In our latest blog series, we’ve been exploring how the government’s new Smart Export Guarantee might work.
Whilst we know the guarantee will mean that solar panel owners can export surplus energy at the most advantageous times of day, we also need to think about developing mechanisms to capture and leverage that energy – whether it’s for our own use, or for export.
Solar energy is generated during the day, when people are usually out of the house, so as the Smart Export Guarantee becomes more embedded, we’ll begin to see a greater emergence of supportive technologies like lithium batteries that allow us to store energy and sell it when it’s most in-demand.
But one of the most important technologies – which, like batteries, exists at the moment but is yet to be adopted on a widespread scale – is smart apps and programmes that can connect real-time weather predictions to excess solar energy and immediate consumer needs.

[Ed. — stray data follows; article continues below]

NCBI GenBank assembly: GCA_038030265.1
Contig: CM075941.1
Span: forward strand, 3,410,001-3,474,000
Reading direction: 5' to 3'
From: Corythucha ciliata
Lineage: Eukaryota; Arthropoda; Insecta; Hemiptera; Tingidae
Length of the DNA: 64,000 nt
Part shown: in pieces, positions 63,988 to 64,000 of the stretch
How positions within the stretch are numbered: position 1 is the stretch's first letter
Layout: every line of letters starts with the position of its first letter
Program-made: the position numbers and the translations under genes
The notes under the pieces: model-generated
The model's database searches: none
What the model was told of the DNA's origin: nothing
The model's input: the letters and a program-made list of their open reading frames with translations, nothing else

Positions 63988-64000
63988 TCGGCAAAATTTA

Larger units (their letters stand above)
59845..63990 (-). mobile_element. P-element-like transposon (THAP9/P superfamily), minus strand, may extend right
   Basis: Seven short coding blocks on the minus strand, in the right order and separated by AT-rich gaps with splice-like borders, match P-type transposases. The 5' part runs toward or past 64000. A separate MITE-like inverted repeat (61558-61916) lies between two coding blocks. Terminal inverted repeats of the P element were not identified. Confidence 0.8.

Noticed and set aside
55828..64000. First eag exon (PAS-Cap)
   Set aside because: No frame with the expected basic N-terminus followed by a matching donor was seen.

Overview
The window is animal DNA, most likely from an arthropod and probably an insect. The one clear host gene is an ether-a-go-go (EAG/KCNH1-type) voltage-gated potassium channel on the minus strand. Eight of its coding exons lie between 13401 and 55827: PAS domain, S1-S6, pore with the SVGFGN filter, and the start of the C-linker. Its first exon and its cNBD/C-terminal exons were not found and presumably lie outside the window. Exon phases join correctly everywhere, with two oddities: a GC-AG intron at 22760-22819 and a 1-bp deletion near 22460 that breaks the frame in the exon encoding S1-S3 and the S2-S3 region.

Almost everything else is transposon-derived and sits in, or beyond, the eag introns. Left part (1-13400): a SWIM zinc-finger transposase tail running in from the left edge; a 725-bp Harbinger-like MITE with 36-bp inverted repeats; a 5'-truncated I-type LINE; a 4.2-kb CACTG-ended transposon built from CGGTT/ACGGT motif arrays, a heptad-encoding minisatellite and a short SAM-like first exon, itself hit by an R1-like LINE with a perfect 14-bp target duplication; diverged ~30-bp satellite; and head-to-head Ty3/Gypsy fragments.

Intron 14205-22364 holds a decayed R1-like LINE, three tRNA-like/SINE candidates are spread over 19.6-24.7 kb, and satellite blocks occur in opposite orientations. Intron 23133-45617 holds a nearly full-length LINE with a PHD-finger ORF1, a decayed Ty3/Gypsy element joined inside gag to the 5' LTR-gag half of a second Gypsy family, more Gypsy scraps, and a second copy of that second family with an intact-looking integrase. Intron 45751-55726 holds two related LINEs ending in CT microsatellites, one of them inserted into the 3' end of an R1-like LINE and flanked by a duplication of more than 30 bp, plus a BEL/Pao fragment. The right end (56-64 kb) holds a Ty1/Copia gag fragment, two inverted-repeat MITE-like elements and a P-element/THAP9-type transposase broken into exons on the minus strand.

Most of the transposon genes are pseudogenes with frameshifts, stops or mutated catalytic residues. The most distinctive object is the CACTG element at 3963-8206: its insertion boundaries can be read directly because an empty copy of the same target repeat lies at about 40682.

In other words, technology that knows you’re generating excess solar energy at midday because the sun’s shining, and then harnesses that energy to do tasks you’d normally do when you come home from work, like put the washing machine on.
And if you don’t have any daytime need for energy, that technology stores it as surplus for you to use later, or sell to someone down the street at that moment in time, because perhaps they work from home and most of their energy usage is during the day.
We’ll also see more technologies that allow us to sell energy to a specific buyer at a certain location, such as our next door neighbour or nearby schools, shops and services.
When we explore these possibilities, it becomes clear that the Smart Export Guarantee could represent an important step towards creating a full-blown marketplace for energy that moves us much closer to the government’s targets of where we need to be with sustainability.